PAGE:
When location scouts came to Buffalo to find places to film the 1940s courtroom drama "Marshall," they had a lot of early 20th century buildings to choose from.
But there would be no better space than 230 North Street to recreate Thurgood Marshall's bedroom. Funnily enough, representatives of the film accidentally stumbled upon it, according to the building's owner Myron Robbins.
In a behind-the-scenes tour of the set and the building, Robbins told 7 Eyewitness News the building was where the late great Buffalo architect EB Green once lived. It was built between 1914-1917.
"This particular commission he did for himself. This was to be his home," Robbins said.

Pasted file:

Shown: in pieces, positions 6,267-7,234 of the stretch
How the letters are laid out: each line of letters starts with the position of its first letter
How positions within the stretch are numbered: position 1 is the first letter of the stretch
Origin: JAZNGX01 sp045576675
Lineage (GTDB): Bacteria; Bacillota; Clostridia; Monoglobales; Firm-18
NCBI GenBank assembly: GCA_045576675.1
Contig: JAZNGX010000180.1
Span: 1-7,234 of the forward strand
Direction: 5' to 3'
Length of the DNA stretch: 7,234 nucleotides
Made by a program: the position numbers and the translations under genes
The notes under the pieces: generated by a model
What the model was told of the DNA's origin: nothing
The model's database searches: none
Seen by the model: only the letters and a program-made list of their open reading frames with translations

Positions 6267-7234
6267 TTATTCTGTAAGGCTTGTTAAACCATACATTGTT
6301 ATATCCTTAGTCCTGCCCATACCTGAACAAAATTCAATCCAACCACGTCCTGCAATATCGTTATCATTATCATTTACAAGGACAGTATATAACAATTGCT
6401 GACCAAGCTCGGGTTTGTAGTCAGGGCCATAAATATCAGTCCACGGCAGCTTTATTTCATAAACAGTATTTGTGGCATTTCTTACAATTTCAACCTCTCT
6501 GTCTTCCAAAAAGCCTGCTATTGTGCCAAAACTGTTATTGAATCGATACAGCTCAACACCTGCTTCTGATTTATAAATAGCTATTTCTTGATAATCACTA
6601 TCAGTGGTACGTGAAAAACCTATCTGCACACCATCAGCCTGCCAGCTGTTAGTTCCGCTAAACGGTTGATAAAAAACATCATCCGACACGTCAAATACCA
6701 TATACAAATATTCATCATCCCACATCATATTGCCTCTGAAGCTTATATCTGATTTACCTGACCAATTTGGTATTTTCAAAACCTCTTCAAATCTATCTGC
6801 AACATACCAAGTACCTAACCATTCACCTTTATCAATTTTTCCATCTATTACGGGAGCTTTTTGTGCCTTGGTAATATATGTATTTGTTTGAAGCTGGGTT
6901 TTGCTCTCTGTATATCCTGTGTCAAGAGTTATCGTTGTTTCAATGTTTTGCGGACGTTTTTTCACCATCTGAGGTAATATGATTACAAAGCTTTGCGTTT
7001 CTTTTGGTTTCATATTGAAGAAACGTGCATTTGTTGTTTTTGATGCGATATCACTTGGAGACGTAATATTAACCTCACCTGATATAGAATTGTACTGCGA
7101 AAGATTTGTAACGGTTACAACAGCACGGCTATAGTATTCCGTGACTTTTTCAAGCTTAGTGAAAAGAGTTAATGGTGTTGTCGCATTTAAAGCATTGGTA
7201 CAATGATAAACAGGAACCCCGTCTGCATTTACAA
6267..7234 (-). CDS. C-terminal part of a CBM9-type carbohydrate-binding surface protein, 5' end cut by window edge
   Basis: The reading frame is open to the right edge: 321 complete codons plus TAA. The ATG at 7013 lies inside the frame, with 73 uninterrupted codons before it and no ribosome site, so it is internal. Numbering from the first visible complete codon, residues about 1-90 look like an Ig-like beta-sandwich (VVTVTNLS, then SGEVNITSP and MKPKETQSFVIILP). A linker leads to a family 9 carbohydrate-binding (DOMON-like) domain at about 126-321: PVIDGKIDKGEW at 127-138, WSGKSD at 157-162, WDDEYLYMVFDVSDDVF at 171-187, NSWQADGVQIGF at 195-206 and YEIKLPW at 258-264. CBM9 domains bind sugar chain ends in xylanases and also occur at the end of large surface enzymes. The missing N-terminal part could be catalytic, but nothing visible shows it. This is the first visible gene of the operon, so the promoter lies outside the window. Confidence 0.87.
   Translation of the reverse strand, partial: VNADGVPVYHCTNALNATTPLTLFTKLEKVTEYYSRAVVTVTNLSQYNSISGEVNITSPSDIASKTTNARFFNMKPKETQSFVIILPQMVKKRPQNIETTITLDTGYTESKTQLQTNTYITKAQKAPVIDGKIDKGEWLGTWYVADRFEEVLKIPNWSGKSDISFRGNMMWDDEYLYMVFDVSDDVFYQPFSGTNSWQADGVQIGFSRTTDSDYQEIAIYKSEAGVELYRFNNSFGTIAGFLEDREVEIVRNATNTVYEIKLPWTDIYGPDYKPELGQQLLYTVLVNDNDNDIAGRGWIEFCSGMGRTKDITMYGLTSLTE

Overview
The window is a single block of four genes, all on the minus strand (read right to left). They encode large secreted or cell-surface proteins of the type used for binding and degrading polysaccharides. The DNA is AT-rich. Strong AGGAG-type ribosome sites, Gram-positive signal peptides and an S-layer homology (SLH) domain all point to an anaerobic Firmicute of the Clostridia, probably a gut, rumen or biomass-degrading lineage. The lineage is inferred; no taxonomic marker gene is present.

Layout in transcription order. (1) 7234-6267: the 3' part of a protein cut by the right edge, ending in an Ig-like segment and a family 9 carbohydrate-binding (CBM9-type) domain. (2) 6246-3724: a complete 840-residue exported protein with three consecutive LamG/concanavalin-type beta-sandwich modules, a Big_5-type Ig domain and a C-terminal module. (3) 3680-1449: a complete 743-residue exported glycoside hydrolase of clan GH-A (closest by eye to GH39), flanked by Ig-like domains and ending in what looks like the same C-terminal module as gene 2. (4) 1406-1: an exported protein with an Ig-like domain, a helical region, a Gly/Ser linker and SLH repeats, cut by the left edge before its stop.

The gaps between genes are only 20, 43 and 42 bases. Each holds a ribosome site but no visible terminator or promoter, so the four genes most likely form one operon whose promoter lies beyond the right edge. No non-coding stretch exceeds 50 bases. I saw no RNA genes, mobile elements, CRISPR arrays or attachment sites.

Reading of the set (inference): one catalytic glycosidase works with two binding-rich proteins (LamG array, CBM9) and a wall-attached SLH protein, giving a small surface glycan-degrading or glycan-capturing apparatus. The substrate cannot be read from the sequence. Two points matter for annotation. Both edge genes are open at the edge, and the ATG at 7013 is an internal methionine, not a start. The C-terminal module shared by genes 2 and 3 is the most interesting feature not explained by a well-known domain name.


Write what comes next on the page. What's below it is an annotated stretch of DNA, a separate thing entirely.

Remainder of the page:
Robbins purchased the building in the 1980s, and has spent the past 30 years restoring the building.
Large stone gargoyles sit watch at the grand archway entrance. Inside, the apartment unit being used for the film is fit with original walnut and oak doors, ornate brass fixtures and original chandeliers from the 1920s.
"Green was a very innovative person for his time. A real genius. He put central vacuum cleaner in. On the lower level, he had a drying room where the day maids could do the laundry," Robbins said.
Another scene of the movie is set in the building's courtyard; a stunning communal green space that is enjoyed by the real-life tenants of this building.
The "Marshall" crew need only fill the space with furniture of that era to make it a very believable time warp.
A city masterpiece, fit for the silver screen.